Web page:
Monica Showalter points out that Democrats are starting to get worried that the reaction to the news about Cambridge Analytica might harm their own ability to move the public in the ways they approve of. She points to a column by Cass Sunstein urging people not to overreact to this whole story because "[a]uthorized use of that data can do a great deal of good." Hmmmm, what does he mean by that? Showalter explains,
He cites other apps that spy on Americans that can improve health care and income inequality, as well as observe congressional behavior as arguments to not shut all of the data-mining down. These are red flags all by themselves, since we all know how Democrats use health care data and what their solutions are to income inequality. But never mind that.

Obviously, as a far-left Democrat operative in the Obama inner circle, Sunstein's argument to not overreact, plus his involvement in Facebook as an adviser, which he discloses at the bottom of his piece, suggests strongly that Democrats have a stake in the spying on voters, too. As they see Cambridge Analytica get sanctioned over all the hypocritical outcry, they know that their ox is up to get gored. And they are feeling flop sweat, given their long history of manipulating social media data. ...

Sunstein in particular is worth looking at. Back in his Obama days, he led an operation called "Nudge" as a means of lightly coercing consumers to buy the kind of products the central planners wanted them to buy, viewing buyers as sheep....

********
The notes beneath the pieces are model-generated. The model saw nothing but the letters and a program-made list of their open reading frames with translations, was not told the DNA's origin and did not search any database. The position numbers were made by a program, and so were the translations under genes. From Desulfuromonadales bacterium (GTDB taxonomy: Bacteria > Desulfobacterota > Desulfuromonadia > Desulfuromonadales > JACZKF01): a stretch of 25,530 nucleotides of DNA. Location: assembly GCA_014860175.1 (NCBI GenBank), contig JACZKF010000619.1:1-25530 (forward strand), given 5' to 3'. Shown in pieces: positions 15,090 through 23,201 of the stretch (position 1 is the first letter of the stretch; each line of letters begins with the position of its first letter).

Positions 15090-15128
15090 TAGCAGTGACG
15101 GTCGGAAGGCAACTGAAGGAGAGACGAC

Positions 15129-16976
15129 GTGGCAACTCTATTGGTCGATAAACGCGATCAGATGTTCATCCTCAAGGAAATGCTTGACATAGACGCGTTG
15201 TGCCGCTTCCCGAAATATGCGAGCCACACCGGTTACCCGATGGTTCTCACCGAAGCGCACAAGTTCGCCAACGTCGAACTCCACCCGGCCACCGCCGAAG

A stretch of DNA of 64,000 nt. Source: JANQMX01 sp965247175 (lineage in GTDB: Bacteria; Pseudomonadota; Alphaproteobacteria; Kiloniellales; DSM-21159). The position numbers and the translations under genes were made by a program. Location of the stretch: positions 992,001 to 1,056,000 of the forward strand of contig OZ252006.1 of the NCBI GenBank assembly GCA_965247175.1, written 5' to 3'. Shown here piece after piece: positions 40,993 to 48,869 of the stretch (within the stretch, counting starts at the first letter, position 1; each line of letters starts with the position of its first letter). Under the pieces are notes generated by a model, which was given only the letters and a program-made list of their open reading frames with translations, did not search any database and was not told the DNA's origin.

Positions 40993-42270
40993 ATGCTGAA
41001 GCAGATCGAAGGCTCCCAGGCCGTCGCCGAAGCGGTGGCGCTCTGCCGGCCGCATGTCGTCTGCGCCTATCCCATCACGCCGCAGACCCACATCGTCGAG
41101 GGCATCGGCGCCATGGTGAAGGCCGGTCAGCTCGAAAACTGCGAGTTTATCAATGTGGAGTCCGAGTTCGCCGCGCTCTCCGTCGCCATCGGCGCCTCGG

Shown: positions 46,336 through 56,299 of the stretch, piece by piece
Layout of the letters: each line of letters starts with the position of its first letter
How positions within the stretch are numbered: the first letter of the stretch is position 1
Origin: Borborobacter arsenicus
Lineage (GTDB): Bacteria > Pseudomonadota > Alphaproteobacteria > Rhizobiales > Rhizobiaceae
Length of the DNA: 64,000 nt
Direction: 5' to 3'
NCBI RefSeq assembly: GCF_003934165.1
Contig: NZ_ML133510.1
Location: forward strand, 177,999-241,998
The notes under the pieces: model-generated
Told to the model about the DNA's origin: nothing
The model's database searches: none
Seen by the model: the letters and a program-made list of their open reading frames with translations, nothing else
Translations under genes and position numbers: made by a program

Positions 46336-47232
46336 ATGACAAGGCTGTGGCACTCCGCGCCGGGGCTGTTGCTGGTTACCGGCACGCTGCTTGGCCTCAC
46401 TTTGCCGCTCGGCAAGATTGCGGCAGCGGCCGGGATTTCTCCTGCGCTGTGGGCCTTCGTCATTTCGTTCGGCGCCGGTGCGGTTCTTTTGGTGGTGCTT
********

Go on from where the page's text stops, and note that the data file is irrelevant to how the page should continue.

So as Sunstein suddenly calls on Democrats not to overreact to Facebook's clampdown, which is the result of their hysteria, it's worth noting that his game has always been about manipulating voters himself. Obviously, he wants as much space to do it as possible. No wonder he wants Democrats to restrain themselves on their fury at Facebook.
Manipulating us for our own good. How very "progressive" that is.

And right on time, here is an example of that attitude that we, the lumpenproletariat, need our betters to force us to do what we should be doing, but are too dumb or selfish to do it ourselves.
Two-and-half-years after Australia’s Labor government offered a parental leave program for new mums and dads, only one dad for every 500 mums was taking it. In the UK, 40% of dads choose not to take the parental leave offered. And in the US (Silicon Valley excepted) the figures are worse: 76% of men take less than a week off when their baby is born and 96% are back at work after two weeks or less.
Everyone knows that men should be more involved in child rearing. We also know that women who take time off from work to stay home with children suffer professionally. But men still aren't staying home. What to do? Force those dads to stay home. After all, that's what wiser countries are doing.
That’s why the most successful paternity leave schemes, such as those in Finland, Norway, Sweden and Germany, make it mandatory for men to take a number of weeks’ leave. If they don’t, their family isn’t eligible for the full amount of leave available. Men have to take leave unless they want their kids to have less time with both parents.

Once the stigma is gone and men start taking it, more follow. When Germany legislated that of a possible 14 months parental leave, two months must be taken by fathers, the percentage of men taking paternity leave went from 3% to more than 20% – in only two years.

When Quebec introduced a similar scheme, with reserved “daddy-only” time, participation increased by more than 250%. In 2010, 80% of Quebecois dads were taking paternity leave.
Of course, the numbers increased. They were being forced to by the government.

My question is why stop there? Studies have shown that children do better if not shuffled off to day care and are, instead, taken care of by a loving family member. Why not mandate that?